While there aren’t many barre-specific studies, high-volume reps performed to fatigue in these classes can stimulate muscle growth and lead to positive health outcomes, according to research. Likewise, Pilates’ focus on core strength is beneficial for runners. A strong core has been demonstrated reduce the possibility of injury, increase speed and support more efficient running. Additionally, these two types of training offer a low-impact form of exercise, which is important for runners’ cross-training routines.
In fact, Coyle has used and recommends Pilates. Pilates teaches you to engage your core so you move better. This is an important part of fitness, she says.
The disadvantages of 3-2-8
The first and biggest downfall of the 3-2-8 is that people say it will reduce symptoms of PCOS and inflammation. Exercise is absolutely good for your health, but other than taking those 8,500 steps, no exercise program has been shown to be better than another in terms of reducing disease.
While research recommends 150 minutes of aerobic exercise per week for those with PCOS, the 3-2-8 program isn’t a prescription. Whenever you want to reduce the symptoms of a condition, it’s best to work directly with your doctor to figure out the best treatment for you.
Also, while strength training is a part of 3-2-8, and Rose offers a few workouts on her site, it’s up to you to choose the workouts, as well as the moves, weights, reps, and progression of the program. The Roses 12-Week Challenge includes these details, but as with most online programs, the recommendations aren’t tailored to your abilities. It’s not clear what you’re doing during your three weights sessions, and you only benefit from strength training if there’s a specificity to your workout, Coyle says.
Also, although many people lump barre and Pilates into one category of mind-body exercises, the two workouts are different. Pilates moves engage your core muscles while lengthening your limbs. Running compresses you and Pilates stretches you, Vicky Blatecertified Pilates instructor, USA Track and Field Level 2 Coach, and owner of On the Run Fitness & Pilates in Mount Dora, Florida, says World of runners.
Meanwhile, barre movements focus on smaller ranges of motion and have less focus on core training (although it’s typically incorporated into classes). You have to pay attention to every move and really notice every muscle, says Megan Leith, a runner and founder of Barretend in Buffalo, New York.
Finally, while 3-2-8 encourages more movement in its daily step goal, it doesn’t actually include cardio exercise in its metrics, which is a bane, Coyle says. The Centers for Disease Control says adults should get 150 minutes of moderate activity or 75 minutes of vigorous activity each week. Doing this exercise can reduce the risk of high blood pressure, type 2 diabetes, cardiovascular disease, stroke, some cancers, and improve mental health. But this is where the running comes into play!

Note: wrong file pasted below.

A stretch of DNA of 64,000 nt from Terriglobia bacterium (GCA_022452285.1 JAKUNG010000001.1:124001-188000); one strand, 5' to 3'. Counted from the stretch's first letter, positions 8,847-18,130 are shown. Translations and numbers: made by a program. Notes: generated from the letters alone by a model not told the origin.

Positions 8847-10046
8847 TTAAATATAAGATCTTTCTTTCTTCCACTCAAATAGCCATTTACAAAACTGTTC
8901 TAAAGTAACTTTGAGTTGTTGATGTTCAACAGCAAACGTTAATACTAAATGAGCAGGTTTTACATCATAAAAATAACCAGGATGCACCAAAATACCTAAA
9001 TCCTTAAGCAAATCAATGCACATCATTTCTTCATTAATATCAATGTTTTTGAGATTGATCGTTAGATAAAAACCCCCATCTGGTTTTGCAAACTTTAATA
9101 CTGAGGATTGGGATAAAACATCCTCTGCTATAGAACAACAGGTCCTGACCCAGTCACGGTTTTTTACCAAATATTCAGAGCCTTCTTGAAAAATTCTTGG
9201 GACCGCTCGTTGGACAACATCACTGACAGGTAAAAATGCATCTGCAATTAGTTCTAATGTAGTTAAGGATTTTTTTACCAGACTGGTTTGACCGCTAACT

Adaptation of the 3-2-8 for runners
If you run a few days a week, 3-2-8 can help you stay on schedule with your cross-training and get more moving throughout the day. To fit the recommended workouts into your schedule, Blate and Coyle say strength train on run days whether you’re doing speed or tempo runs. Your off days should be really restful, they add, which means you don’t want to lift weights on your days off.
Since 3-2-8 includes three days of strength and two days of Pilates or barre, and fitting five cross-training workouts into a running program can prove challenging, all the experts suggest swapping a strength-training workout for Pilates and barre, taking those cross-training workouts to a threesome.
You can add those strength-training sessions (which can be anywhere from 20 to 60 minutes each) into your runs. Do hard strength training twice a week on the same day as your heavy runs, and Pilates and barre on active recovery days (while still making sure you get at least one solid full rest day a week).
Most importantly, to hit 3-2-8’s 8,000-step goal, Coyle says to break up the inactive parts of your day and evening with movement. This means getting out of your chair more often throughout the day, between meetings, after a meal whenever you can get away with a small activity.
Donna Raskin has had a long career as a health and fitness writer and editor of books and magazine articles. She rides her bike to a nearby county park, lifts weights, takes Zumba and loves to walk/run with her dog, Dolly.